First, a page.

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Microbial antimony biogeochemistry: Enzymes, regulation, and related metabolic pathways

June 24, 2016

Antimony (Sb) is a toxic metalloid that occurs widely at trace concentrations in soil, aquatic systems, and the atmosphere. Nowadays, with the development of its new industrial applications and the corresponding expansion of antimony mining activities, the phenomenon of antimony pollution has become an increasingly serious concern. In recent years, research interest in Sb has been growing and reflects a fundamental scientific concern regarding Sb in the environment. In this review, we summarize the recent research on bacterial antimony transformations, especially those regarding antimony uptake, efflux, antimonite oxidation, and antimonate reduction. We conclude that our current understanding of antimony biochemistry and biogeochemistry is roughly equivalent to where that of arsenic was some 20 years ago. This portends the possibility of future discoveries with regard to the ability of microorganisms to conserve energy for their growth from antimony redox reactions and the isolation of new species of “antimonotrophs.”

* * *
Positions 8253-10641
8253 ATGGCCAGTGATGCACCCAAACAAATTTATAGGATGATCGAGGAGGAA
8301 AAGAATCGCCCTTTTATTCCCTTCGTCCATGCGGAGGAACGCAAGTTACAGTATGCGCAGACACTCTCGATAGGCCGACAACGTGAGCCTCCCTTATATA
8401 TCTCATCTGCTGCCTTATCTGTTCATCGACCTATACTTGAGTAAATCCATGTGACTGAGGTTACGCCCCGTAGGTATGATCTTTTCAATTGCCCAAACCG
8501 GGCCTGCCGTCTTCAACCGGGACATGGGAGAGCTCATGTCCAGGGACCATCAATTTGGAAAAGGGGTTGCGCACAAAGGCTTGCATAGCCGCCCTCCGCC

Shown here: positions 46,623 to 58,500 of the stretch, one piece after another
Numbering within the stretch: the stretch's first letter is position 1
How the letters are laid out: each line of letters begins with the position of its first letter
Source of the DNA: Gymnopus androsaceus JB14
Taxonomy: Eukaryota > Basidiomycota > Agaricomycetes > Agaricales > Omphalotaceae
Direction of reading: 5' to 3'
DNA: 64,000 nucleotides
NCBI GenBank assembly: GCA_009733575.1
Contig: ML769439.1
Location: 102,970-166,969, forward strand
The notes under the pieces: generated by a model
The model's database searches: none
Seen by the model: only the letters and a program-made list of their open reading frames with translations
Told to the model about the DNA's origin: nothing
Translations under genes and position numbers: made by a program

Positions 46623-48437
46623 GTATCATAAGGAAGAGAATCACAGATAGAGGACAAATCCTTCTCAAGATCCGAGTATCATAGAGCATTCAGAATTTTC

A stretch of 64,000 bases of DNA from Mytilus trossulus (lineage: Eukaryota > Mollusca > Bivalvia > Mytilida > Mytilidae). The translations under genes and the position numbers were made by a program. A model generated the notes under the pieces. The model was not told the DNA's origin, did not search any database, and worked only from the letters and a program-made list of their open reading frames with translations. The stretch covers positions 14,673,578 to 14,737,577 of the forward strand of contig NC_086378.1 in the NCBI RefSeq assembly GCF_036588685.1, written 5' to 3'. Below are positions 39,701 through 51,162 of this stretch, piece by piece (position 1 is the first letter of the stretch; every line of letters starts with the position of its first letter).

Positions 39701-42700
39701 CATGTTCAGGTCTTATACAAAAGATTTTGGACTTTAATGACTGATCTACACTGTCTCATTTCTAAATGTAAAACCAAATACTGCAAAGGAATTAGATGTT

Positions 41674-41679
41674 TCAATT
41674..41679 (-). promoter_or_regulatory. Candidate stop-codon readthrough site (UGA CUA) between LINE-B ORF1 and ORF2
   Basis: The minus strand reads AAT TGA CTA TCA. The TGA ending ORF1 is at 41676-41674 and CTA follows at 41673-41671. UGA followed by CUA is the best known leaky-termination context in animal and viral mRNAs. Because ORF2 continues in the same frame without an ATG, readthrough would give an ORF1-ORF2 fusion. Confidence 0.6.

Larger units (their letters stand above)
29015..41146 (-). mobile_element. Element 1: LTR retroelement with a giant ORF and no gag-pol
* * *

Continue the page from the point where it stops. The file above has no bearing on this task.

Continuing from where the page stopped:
Publication Year 2016
Title Microbial antimony biogeochemistry: Enzymes, regulation, and related metabolic pathways
DOI 10.1128/AEM.01375-16
Authors Jingxin Li, Qian Wang, Ronald S. Oremland, Thomas R. Kulp, Christopher Rensing, Gejiao Wang
Publication Type Article
Publication Subtype Journal Article
Series Title Applied and Environmental Microbiology
Index ID 70176233
Record Source USGS Publications Warehouse
USGS Organization National Research Program - Western Branch